Reviving the Lost Art of the Brush Blind

With all the advances in modern technology, it is hard to envision the ways of old. Everyone is clambering after the newest innovations in tree stands and hunting blinds. It seems to me as a lot of us have lost our way.

The advances in tree stands and hunting blinds have made leaps and bounds the past couple decades, but so has the investment people feel they need to make. While I will not argue the fact that these innovations have made hunting easier and more comfortable, my personal style of hunting finds it unnecessary.

I hunt many different lands, in many different parts of my home state. If I were to add up all the acreage that I cover on any given season, I would have to put that number in the range of about 5000 acres. Some of these acres are on private, but most is public. Here in Wisconsin, you are not allowed to leave stands in the tree longer than the day you hunt. Sometimes that requires strapping a climber to my back and hoofing it almost a half mile through some of the thickest, most difficult Midwest terrain imaginable.

One of the most significant drawbacks to this is the fact that it’s almost impossible to do so quietly. While stumbling through the dark, it is hard to imagine that anything out there did not hear you coming, and every deer in the area is probably running for the hills by the time you get to you stand location.

Back when I first began hunting, all I had for equipment was my bow, my camo, and maybe a call or two. I had to learn the ways of the hunters before tree stands were even legal to use. As I scouted the woods, I could make out the relics of a bygone era.

Brush blinds.

I still use this tactic in about 90% of my hunts. Currently I have dozens scattered across the Wisconsin landscape. Perfectly legal to construct on public lands, the variety of options will allow me the luxury of being mobile, and conceal myself rather well.

I am sure we have all heard that a popup blind needs to be brushed in so deer do not notice them. I have used them with great success but also had numerous occasions where the deer, despite being well concealed, would detect my blind. It is something new. Imagine someone setting one up in your back yard. Do you think you wouldn’t notice it? Of course you would.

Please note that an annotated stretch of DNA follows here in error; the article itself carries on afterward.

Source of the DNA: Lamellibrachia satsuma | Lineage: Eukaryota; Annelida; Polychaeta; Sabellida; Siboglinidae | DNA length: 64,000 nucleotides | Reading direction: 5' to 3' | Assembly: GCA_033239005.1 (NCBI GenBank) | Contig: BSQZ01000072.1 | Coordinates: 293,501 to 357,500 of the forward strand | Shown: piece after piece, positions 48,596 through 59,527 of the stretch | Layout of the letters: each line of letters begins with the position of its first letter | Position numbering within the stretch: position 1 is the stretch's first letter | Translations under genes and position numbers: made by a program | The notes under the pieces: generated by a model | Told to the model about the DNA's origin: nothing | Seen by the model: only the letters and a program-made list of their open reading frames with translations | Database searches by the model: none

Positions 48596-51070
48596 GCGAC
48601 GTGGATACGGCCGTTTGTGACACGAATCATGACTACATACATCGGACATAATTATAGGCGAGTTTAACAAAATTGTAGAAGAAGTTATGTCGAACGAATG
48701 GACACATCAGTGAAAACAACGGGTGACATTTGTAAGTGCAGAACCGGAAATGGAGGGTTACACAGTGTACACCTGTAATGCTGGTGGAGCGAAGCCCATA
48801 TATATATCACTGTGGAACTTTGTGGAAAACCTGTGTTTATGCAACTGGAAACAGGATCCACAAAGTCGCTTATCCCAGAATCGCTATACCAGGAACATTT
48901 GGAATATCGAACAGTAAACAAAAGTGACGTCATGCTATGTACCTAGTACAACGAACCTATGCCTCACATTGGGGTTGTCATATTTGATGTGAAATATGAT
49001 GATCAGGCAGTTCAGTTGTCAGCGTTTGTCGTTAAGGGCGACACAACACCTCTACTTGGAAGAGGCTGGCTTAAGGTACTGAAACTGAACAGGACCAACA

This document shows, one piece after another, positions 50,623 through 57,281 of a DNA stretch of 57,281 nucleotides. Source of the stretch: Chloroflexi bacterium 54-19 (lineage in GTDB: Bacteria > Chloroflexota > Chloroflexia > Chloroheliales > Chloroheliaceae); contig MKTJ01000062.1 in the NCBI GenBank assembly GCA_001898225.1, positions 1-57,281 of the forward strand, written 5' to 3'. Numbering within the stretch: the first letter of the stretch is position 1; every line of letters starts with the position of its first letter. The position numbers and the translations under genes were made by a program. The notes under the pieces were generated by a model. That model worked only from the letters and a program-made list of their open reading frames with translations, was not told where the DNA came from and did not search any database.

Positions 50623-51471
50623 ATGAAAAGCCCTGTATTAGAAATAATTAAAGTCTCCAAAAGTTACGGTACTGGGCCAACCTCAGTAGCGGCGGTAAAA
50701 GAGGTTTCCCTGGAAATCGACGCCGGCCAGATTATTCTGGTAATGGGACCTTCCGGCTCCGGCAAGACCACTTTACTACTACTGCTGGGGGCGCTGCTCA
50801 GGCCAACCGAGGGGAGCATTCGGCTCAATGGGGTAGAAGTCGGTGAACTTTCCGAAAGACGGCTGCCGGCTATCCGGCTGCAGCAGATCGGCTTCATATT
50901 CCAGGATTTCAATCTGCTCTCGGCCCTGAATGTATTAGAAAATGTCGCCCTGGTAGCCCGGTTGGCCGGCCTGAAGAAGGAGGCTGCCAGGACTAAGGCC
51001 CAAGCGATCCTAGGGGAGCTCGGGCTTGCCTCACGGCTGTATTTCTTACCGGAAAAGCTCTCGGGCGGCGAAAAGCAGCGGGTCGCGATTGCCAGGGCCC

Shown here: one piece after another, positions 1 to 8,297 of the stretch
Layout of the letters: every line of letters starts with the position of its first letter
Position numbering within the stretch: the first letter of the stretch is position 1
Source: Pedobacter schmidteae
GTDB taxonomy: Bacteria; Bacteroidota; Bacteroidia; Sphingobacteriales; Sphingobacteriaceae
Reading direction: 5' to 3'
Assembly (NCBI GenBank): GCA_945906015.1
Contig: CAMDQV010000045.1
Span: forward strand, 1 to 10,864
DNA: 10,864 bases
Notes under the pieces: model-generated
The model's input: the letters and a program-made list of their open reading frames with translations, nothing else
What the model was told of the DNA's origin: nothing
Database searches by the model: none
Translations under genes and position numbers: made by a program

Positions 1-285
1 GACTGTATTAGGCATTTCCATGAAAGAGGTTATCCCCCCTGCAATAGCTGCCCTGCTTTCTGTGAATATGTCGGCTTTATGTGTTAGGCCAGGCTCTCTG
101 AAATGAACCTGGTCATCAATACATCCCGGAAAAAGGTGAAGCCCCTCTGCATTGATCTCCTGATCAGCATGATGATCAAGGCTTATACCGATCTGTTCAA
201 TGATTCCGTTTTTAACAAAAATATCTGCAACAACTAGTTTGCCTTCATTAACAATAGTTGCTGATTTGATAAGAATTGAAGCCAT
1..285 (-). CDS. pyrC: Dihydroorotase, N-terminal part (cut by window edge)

Sure building a brush blind will not go unnoticed by a deer, but the difference is, that brush blind will now be there for years to come. It may spook them for a day or two, but they will adjust and become rather comfortable with its presents.

Reviving the Lost Art of the Brush Blind 1The biggest advantage to a brush blind is stealth. No more lugging around a blind or tree stand on your back, bending, and breaking every branch that you come into contact with. It makes it easier to quickly and quietly, sneak into that big buck’s bedroom.

You can also build many of them, giving you a choice on stand locations depending on weather conditions, or deer activity. As I stated earlier, I have dozens of these that I maintain throughout the season. If I’m not having any luck in one area, or the conditions are not right, I have the choice to move and know I have a blind already waiting for me.

With a good days work, constructing a ground blind is a snap. Here is a step-by-step tutorial on how I build mine.

Step 1: Scout your location

You will want to find a spot with good deer sign just like you would any stand location. I personally like to find a large fallen tree, preferably one that is right next to a large standing tree. This greatly decreases the amount of work you will need to do to build it. Having a large fallen tree will act as one of the walls of your blind and makes a very nice, stable gun rest. It also is something that has already been there and the deer are used to seeing it. Having a large standing tree next to it offers both an anchor point for your other walls, and also adds more concealment to your back.